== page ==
David Rai is the CEO of Sparta Global, a leading technology services company specialising in the provision of highly skilled technology consultants. We spoke to David about his career in tech, the diversity and social mobility challenges of the industry, as well as Sparta Global’s new Equal Tech Report.

The technology industry is not diverse, but it’s trying.

I was born in Coventry to parents who emigrated from India in the 1960s. My dad was an entrepreneur who owned a car dealership and he taught myself and my siblings to follow our instincts and ignore the naysayers. No aspirational career choice was too big for us, but lofty ambition is often not enough. Certain career paths or opportunities were unattainable for Asian men from less-advantaged backgrounds like me, and other under-represented communities were also facing the same struggles with inclusion and equal career opportunities.

I am incredibly fortunate that I was able to attend a good University, and go on to found companies of my own. But I have never lost touch of some of the experiences I had as an individual who had to fight that little bit harder to be seen and heard.

Hiring for aptitude and attitude

I co-founded Sparta Global in 2014, alongside our CIO Tim Staton. It was a business born from the hiring demands of the digital sector in the UK. Organisations could not access the local tech talent they needed to innovate and progress, and skilled junior IT consultants were even harder to come by.

By developing an innovative business model that enabled us to attract, train, hire and deliver junior technology talent, we found a way to access untapped early careers talent in diverse communities. Graduates, non-graduates, returners, career changers and those from non-STEM backgrounds are all given an equal opportunity to join Sparta Global, receive paid training in in-demand technology areas, and be assigned to work on live digital projects with our clients. We can help organisations access the digital skills they are missing, but we are also incredibly proud to give them access to the diversity of thought they need to succeed.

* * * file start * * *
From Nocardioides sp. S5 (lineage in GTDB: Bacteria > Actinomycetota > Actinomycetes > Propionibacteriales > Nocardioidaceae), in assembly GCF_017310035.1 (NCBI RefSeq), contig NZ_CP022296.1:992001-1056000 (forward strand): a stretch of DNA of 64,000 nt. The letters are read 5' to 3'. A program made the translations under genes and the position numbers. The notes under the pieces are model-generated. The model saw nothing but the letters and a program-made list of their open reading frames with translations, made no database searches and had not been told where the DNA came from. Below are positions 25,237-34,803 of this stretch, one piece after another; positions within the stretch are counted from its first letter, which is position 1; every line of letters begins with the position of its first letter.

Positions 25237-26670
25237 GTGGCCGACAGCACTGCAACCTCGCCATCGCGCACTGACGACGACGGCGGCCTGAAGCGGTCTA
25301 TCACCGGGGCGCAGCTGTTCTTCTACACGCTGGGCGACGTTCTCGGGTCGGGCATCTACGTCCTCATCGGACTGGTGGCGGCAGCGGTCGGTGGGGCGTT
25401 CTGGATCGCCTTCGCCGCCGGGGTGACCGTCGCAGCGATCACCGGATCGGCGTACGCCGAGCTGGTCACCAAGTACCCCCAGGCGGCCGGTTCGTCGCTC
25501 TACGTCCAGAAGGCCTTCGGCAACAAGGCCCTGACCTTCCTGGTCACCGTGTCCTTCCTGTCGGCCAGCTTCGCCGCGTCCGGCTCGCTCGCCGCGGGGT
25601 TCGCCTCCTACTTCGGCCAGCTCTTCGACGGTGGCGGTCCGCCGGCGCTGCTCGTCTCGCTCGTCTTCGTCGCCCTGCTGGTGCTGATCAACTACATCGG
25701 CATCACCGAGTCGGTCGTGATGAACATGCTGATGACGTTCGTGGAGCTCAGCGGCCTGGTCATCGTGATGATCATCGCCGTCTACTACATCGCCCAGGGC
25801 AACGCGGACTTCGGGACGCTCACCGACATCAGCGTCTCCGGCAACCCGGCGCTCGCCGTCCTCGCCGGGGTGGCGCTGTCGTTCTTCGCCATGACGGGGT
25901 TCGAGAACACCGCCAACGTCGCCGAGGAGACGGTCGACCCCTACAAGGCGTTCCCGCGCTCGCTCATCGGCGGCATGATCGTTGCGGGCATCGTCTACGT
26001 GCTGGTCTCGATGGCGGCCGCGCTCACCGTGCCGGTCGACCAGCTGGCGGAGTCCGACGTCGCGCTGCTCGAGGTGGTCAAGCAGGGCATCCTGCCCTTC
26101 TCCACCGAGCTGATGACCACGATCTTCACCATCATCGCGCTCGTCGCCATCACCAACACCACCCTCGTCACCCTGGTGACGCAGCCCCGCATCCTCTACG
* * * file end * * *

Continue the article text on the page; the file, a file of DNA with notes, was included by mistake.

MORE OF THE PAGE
We hire purely on attitude and aptitude for our digital careers. No experience? No degree? No problem. Diversity and inclusion is in the DNA of our business, it’s in our business values, ingrained in me and literally written on our Academy walls.

A socio-economic shift

The technology industry was once dominated by white men, but progress is being made. Between July and September 2021, the UK created an additional 58,000 tech and IT jobs, with women taking the majority of new roles. This coincides with data that reveals tech to be the third fastest sector for the creation of jobs for women.

Looking at ethnic diversity, techUK research (2021) shows people from ethnic minorities now marginally make up a larger share of the technology workforce than they do the wider UK workforce – 11.8% for all occupations, and 15.2% for tech.

The data is showing a great cultural change with the proliferation of diverse communities in technology – but ethnicity and gender are just two parts of the battle. How can the industry change and evolve to truly become inclusive – what are educators and employers doing to champion neurodiversity, accessibility, and social mobility?

A move to Equal Tech

Social mobility matters. Equal employment opportunities matter.

This is why, seven months ago, we initiated a research project that surveyed more than 160 individuals from organisations across almost every industry sector – from CEOs and CTOs to junior hiring professionals – UK Universities, community partners and graduate groups, to identify the systemic, deep and disproportionate impact Covid-19 has on youth employability. With these insights, we pulled together our inaugural Equal Tech report – a body of work that would shine a light on what can be learned from our shared experience and how we can better prioritise the people who will be transforming our businesses, communities and society in the future. Today, our Equal Tech Report was released.


We are incredibly proud to have worked on an important piece of research that we hope will be used by employers and educators to provoke difficult conversations around what is being done in their organisations to support social mobility and equal employability.  We are also incredibly proud to have partnered with Career Ready and their CEO Tokunbo Ajasa- Oluwa. The team have been incredibly collaborative, supportive and we were proud to donate £5 for every completed research survey to their organisation. I look forward to progressing our partnership and continuing to support their exceptional work with young people.

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